• The FAA does requires that you perform "Holding Procedures and Tasks" (plural), but as far as I can tell never quite defines what constitutes a distinct "procedure" or "task" (singular). Some people interpret this to mean multiple holds: i.e., if you enter a hold, do a few turns, and then exit, that would be a single hold, and thus you'd need to do this two or more times. Other people treat the entry, the timing of the legs, making adjustments for wind, and the exit as distinct tasks or procedures, so having a single instance of entering/completing a hold means you have executed holding procedures and tasks (plural) necessary to do so, and thus is sufficient to meet the requirement. MyFlightbook does not take a position on which definition is correct, but simply relies on you, the pilot, to indicate when you think you have met the rule.

Night Currency

  • When computing night-time currency, MyFlightbook only requires night-time full-stop landings. FAR 61.57, however, requires 3 takeoffs as well. You can enter these (via "Additional Flight Properties"). If both the required landings and takeoffs are found, MyFlightbook will report your currency as expiring at the earlier of when the landings or takeoffs expire. But if the required landings are found and the required takeoffs are NOT found, then MyFlightbook will still report you as being current with an expiration date that ignores the takeoffs; it will, however, give you a warning that all of the required takeoffs were not found.  It's a good idea to log them, though, so that you can show that you have them if there is ever a question.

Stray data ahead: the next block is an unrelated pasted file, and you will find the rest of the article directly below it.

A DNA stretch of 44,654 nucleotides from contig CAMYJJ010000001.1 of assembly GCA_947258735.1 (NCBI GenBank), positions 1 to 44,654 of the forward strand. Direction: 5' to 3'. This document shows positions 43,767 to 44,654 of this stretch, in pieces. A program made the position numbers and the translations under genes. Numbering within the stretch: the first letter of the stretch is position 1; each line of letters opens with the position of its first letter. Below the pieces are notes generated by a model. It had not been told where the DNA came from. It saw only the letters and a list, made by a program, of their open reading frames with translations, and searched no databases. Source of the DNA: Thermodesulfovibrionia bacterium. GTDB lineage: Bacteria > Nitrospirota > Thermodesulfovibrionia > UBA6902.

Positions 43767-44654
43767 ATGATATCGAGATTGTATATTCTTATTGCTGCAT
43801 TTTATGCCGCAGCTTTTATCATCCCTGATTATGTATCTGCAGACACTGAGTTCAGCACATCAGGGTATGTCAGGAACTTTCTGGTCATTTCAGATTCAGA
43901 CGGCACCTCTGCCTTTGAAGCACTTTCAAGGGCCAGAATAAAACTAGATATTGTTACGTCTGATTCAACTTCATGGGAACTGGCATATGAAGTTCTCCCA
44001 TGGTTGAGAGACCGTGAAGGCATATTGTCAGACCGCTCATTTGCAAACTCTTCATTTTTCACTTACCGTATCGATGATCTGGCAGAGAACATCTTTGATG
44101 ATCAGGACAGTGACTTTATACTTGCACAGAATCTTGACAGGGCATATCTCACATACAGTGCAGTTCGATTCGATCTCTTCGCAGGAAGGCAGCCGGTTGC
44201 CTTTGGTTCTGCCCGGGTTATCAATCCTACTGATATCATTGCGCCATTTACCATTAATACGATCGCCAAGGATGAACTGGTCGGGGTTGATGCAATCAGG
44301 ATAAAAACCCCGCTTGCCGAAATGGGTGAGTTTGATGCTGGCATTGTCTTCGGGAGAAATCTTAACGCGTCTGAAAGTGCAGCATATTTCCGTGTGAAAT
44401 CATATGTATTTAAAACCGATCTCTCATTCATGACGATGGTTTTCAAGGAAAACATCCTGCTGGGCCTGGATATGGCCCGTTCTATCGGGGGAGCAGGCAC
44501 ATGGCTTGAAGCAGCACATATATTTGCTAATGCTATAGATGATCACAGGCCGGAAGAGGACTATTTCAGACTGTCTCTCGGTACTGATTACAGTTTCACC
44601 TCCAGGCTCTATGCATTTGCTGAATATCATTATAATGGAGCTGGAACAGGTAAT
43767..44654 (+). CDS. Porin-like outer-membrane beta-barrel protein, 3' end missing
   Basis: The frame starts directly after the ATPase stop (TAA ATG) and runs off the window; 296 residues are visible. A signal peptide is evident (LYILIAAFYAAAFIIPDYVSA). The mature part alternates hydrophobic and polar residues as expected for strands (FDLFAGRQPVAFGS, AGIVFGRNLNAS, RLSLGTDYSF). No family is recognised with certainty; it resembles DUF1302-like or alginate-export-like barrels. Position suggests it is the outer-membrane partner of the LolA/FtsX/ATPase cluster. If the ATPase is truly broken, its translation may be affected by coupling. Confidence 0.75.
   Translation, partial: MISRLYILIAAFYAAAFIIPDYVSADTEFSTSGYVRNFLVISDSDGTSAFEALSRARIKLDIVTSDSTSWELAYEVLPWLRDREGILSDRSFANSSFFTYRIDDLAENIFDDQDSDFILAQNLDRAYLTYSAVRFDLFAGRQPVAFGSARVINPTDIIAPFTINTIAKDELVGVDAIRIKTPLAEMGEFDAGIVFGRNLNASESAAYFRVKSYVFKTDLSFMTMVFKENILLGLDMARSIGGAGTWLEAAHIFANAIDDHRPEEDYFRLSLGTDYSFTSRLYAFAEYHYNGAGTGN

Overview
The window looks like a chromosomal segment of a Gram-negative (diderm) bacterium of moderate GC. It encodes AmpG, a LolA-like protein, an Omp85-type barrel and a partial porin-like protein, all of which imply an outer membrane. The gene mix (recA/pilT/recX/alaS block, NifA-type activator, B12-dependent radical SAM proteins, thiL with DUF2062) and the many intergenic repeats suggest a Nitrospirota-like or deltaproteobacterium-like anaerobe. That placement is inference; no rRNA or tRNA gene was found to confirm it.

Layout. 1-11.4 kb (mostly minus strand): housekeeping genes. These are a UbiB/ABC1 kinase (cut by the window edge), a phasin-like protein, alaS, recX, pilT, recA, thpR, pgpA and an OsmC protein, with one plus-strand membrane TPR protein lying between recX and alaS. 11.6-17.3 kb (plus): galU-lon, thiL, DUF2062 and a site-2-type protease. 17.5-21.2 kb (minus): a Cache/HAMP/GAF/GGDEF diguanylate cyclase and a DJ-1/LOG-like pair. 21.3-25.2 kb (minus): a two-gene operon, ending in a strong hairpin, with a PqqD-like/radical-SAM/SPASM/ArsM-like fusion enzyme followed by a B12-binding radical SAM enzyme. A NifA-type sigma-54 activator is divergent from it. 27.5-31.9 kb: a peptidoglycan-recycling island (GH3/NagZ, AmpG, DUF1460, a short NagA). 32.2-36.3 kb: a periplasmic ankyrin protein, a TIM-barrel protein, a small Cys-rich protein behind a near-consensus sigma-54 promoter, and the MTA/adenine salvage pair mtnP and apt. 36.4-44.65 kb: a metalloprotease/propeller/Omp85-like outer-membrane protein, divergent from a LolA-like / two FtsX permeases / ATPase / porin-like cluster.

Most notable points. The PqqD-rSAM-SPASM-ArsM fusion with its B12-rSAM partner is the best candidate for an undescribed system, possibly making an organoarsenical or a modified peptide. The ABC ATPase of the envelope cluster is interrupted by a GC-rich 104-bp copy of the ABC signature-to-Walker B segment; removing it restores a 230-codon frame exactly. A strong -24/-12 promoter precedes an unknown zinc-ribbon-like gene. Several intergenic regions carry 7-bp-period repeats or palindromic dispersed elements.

• MyFlightbook now supports 61.57(e) as an alternative to 61.57(b) for qualifying pilots of turbine-powered airplanes. This regulation only applies to type-rated airplanes requiring more than one pilot; if you fly a turbine-powered type-rated airplane that is certified for single-pilot operations, please ensure that the model correctly reflects single-pilot certification to prevent 61.57(e) from being erroneously applied to it.